So, while I still am going to do a post about Louis Smith's trumpet at a later date, and now also Joe Newman's trumpet to boot, for this post I am going to discuss pianist Jodie Christian, and in another saxophonist Lin Halliday. After learning about them I purchased (used in all cases so at great prices) four discs for each of them, which means that I have 8 recordings with Christian in addition to the Dexter Gordon and Louis Smith releases I already had; and all of the Lin Halliday sets as a leader according to Allmusic.com. I do have two other recordings of Halliday -- "Scotch and Milk" (Delmark 1996) by Cecil Payne, and "Stablemates"(Delmark 1995), a date he co-led with Eric Alexander.
According to those in the know, Jodie Christian (1932 - 2012) could play blues, swing, bop, or ballads, and was a creative improviser.
He was a revered "hometown" pianist who chose to stay, and in 2012 multiple obituaries of him identified his as one of Chicago's most beloved artists whose modesty kept him from attaining the fame he deserved. He did not record an album under his own name until 1992 though he was widely known as one of the few pianists who could play in any style, and demonstrated that on recordings with the avant garde like Roscoe Mitchell and on bop outings with Dexter Gordon, among others. Christian was one of the co-founders in 1965 of the Association for the Advancement of Creative Musicians (AACM) along with Muhal Richard Abrams, Steve McCall, and Phil Cohran, and he and Abrams were part of the Experimental Band. Christian was house pianist at the Jazz Showcase Club for a long time and there played with the likes of Eddie Harris, Stan Getz, Gordon, Gene Ammons, Mitchell, and Buddy Montgomery.
Christian was admired by all of those who played with him but did not start as a leader on recordings until he was 60. According to the Chicago Tribune, "he never attained the fame his work deserved, and this was largely by design." To the Chicago Jazz Magazine in 1979, Christian said "I function better as a sideman rather than as a leader. I enjoy getting behind the soloist and pushing him."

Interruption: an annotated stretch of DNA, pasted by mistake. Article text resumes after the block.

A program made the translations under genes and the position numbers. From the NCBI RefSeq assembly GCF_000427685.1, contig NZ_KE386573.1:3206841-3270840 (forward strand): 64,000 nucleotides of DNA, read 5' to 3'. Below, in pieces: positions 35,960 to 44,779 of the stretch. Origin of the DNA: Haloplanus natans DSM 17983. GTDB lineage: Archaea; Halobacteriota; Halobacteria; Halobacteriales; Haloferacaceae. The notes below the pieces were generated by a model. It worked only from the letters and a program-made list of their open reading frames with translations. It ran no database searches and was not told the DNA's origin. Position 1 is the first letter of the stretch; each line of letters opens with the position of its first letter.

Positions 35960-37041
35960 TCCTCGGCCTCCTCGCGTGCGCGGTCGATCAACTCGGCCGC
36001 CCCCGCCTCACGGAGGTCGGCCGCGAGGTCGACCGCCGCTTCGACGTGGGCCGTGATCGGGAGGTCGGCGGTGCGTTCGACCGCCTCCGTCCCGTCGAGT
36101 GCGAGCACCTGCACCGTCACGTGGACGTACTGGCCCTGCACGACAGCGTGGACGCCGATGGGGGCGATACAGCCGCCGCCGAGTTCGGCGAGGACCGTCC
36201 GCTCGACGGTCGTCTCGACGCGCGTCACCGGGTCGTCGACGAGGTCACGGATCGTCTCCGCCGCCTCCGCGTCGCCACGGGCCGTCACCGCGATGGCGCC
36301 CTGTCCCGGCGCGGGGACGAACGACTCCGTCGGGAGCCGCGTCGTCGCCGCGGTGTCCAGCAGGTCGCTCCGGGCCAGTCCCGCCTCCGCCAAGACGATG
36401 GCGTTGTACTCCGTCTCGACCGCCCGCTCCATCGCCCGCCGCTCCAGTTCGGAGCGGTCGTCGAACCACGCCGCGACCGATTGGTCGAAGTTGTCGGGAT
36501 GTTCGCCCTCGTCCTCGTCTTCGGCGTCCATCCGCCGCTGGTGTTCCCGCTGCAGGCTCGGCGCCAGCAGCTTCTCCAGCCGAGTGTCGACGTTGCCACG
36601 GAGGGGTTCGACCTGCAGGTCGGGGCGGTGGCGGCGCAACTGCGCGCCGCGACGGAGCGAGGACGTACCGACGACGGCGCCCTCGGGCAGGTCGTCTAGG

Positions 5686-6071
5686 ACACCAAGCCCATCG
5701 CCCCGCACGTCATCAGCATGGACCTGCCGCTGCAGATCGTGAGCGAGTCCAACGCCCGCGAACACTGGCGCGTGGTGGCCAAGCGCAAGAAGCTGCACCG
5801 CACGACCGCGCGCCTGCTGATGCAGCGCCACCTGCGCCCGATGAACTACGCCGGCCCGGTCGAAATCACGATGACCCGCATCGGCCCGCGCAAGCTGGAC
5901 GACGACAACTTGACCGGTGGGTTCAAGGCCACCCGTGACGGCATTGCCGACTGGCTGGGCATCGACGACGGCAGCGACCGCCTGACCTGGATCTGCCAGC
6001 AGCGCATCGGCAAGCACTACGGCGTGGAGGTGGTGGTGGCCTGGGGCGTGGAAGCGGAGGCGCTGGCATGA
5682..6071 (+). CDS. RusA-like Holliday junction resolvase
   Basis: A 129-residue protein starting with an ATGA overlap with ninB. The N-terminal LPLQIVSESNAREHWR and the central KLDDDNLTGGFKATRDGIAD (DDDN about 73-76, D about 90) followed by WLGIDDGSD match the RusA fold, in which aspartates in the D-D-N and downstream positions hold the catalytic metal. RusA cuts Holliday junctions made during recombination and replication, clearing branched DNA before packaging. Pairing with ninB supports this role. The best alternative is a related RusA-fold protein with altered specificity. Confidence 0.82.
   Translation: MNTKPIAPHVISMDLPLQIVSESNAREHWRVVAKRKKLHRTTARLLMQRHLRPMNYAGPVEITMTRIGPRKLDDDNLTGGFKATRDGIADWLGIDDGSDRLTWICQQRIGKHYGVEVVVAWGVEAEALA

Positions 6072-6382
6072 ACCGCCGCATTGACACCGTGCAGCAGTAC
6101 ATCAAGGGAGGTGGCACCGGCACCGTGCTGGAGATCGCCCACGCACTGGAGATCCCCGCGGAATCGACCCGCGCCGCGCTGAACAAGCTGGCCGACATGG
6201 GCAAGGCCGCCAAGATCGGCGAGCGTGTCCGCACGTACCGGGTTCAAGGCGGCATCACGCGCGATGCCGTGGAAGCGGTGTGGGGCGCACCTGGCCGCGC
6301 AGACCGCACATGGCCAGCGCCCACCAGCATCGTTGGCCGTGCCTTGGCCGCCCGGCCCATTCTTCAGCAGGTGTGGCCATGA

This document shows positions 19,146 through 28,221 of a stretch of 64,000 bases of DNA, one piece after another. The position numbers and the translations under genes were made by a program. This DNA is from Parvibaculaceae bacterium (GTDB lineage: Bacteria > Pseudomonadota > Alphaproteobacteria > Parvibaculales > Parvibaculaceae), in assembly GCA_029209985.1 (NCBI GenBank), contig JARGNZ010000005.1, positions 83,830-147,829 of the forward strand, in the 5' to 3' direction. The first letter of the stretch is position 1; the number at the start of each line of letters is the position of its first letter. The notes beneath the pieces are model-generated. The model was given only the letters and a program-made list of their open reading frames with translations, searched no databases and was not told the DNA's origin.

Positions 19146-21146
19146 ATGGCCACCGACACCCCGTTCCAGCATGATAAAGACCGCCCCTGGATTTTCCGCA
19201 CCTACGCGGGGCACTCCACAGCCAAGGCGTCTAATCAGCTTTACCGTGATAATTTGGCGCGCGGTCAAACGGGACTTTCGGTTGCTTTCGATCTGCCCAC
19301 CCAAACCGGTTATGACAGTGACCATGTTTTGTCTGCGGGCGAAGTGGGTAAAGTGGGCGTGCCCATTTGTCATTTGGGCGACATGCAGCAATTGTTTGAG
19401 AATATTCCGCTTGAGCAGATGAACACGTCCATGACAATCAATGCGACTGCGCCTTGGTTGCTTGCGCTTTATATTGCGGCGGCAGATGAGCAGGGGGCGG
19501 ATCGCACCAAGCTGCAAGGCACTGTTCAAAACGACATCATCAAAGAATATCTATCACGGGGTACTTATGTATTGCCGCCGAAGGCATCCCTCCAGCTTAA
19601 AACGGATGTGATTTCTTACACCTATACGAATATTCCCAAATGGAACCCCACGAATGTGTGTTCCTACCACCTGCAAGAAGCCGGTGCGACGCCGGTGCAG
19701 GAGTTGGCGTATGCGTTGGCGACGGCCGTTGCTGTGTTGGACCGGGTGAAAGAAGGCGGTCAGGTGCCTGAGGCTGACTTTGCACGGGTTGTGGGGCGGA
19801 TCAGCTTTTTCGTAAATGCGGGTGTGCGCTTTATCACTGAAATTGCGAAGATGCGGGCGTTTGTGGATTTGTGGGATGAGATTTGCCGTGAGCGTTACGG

Christian had an enormous impact on Chicago jazz for over a half century. According to The Examiner, "He exemplified the bold and brawny Chicago approach to mainstream jazz. [Later] as a sideman for several of saxophonist Eddie Harris’s projects he contributed to the jazz-rock fusion scene in Chicago." He also showed everyone his chops as a bop and hard pop plyer and avant-gardist, as "he unassumedly mentored two generations of younger musicians who have in turn made significant contributions to the Chicago scene". His broad background led him to back tenor saxman Von Freeman on several Steeplechase recordings, but also to backing Louis Smith as well on several, and finally to his own debut as leader on Delmark.
"Soul Fountain" (Delmark 1998), his fifth outing features Art Porter on saxes and Odies Williams on trumpet and is another hit, with a nice balance of romantic ballads and upbeat bop tunes. And finally, there is "Reminiscing" (Delmark 2001) a piano trio disc with Dennis Carroll on bass and Tony Walton on drums. Its a look back to a fine career, and in the liner notes Christian tells why each song is important to him. "Embraceable You" was the first standard that he ever learned, he started playing Jobim's "How Insensitive" after he heard Ahmad Jamal play it, and "Love Walked In" and "It's Good to Have You Near" are songs dedicated to Andre Previn. But each is played according to his sytlings and taste, and each is a gem.